Employ the right staff “This is when it is more important than at any other time to have the right staff. You are creating something from the ground up, and also making the first impression, so you need to have the right people to make it happen. Have the job descriptions very specific so that from the interview the staff—and you as well—know this is going to work.” Kiren Mainwaring, Co-Op Dining and Dear Friends, Perth

Make local connections “Invest time in supporting your local area’s producers and suppliers. Restaurants by nature have a very heavy footprint, becoming bigger every year. By supporting your local suppliers helps reduce this impact and just as importantly, supports the local economy.” Jim Berardo

Create a stand-out menu
“The key to the success is a smart chef who can create a great menu. The menu must embody the concept you want to develop, and the target diners must be the primary focus. The kitchen is the backbone of the restaurant and must be laid out efficiently to produce the high standard of food you desire on your menu.” Raj Khanal

Cents make dollars “Cash-flow projections must be in place, along with clear operational budgets and capital budgets, and the concept and operation brief must be clearly bedded down. If this is locked in, then set-up costs are reduced, which should mean the risk of failure is also reduced.” Jonn Close, CETN, Sydney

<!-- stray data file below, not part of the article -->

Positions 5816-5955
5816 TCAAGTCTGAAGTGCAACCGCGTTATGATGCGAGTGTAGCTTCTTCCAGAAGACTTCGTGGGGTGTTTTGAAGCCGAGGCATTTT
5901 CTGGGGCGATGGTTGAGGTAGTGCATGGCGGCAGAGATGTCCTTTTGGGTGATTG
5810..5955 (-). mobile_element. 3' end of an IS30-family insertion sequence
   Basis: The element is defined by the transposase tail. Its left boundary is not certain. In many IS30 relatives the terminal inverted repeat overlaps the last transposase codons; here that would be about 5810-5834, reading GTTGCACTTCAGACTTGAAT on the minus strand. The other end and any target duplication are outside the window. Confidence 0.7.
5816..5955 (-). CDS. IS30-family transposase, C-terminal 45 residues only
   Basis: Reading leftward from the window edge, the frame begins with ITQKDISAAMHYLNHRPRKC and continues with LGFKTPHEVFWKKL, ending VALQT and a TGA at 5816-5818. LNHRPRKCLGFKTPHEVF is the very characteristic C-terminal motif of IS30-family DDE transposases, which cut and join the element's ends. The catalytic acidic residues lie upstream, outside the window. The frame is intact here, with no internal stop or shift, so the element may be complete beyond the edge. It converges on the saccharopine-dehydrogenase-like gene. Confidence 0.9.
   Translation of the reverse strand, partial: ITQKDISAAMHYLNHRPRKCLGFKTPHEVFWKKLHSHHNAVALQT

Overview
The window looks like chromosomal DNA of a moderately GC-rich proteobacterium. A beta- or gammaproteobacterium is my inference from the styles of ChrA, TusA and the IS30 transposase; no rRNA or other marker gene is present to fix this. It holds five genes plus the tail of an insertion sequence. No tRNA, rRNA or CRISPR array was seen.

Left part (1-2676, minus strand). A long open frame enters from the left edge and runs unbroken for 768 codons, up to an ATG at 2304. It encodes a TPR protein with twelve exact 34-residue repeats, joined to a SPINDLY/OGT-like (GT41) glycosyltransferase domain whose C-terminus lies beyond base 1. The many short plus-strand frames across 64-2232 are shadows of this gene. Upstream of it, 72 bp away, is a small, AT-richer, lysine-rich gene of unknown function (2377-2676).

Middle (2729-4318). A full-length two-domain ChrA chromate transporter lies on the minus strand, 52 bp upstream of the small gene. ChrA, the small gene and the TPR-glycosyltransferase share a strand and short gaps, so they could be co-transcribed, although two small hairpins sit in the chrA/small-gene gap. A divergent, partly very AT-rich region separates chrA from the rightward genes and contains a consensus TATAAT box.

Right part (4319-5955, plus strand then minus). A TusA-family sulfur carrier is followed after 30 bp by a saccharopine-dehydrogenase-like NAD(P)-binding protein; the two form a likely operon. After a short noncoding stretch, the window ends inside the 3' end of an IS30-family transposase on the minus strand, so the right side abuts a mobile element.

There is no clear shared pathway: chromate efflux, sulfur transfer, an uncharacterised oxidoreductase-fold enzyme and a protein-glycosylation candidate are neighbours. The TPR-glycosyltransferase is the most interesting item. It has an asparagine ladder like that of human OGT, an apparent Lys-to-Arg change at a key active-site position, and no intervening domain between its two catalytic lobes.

Balance the budget “Find out how much you can invest into the business, and realise the running capital is much, much bigger than you expected! It is not easy to break even at the beginning. The new restaurants that close within a year do because they don’t have enough running capital to cover their losses.” Eddie Leung

Keep your head low
“Start slowly and focus on fine-tuning what you are offering to the market. While you are doing so, avoid media attention and try to go six months without a review. You want to get everything right before the media comes in and puts you in the spotlight. Some restaurants want to chase attention before they have even finalised a menu.” Gail Donovan

Make a commitment “Be prepared to work extremely hard for your business, and enjoy it as you are doing it. And you had better enjoy it as you are going to be spending a lot of time doing it, every day. You have to be prepared to sacrifice everything to make it work, probably doing much of it yourself. If all that sounds like a hassle, then don’t bother.” Kiren Mainwaring 

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2 Comments

  1. Location matters a lot in the growth of the restaurant business. Whether to open a cafe or restaurant in a college or office, whether opening it on the highways next to the motels would be considered for the business.

  2. Location does matter Mark, but how about your online presence? The one thing a lot of small businesses and restaurant operators pay little attention to, is their online audience. Lucky for many of us, Google is making things easier through Google local and other platforms that allow us to monitor our audience’s online activity and behavior.

    My friend sent me this link a couple of days ago with a pretty good tips about starting out! thought i would share it with you guys https://www.silverchef.com.au/Getting-Started/Dummies-Book.aspx

    oh and the last thing, get a good accountant, seriously, you will thank me later 🙂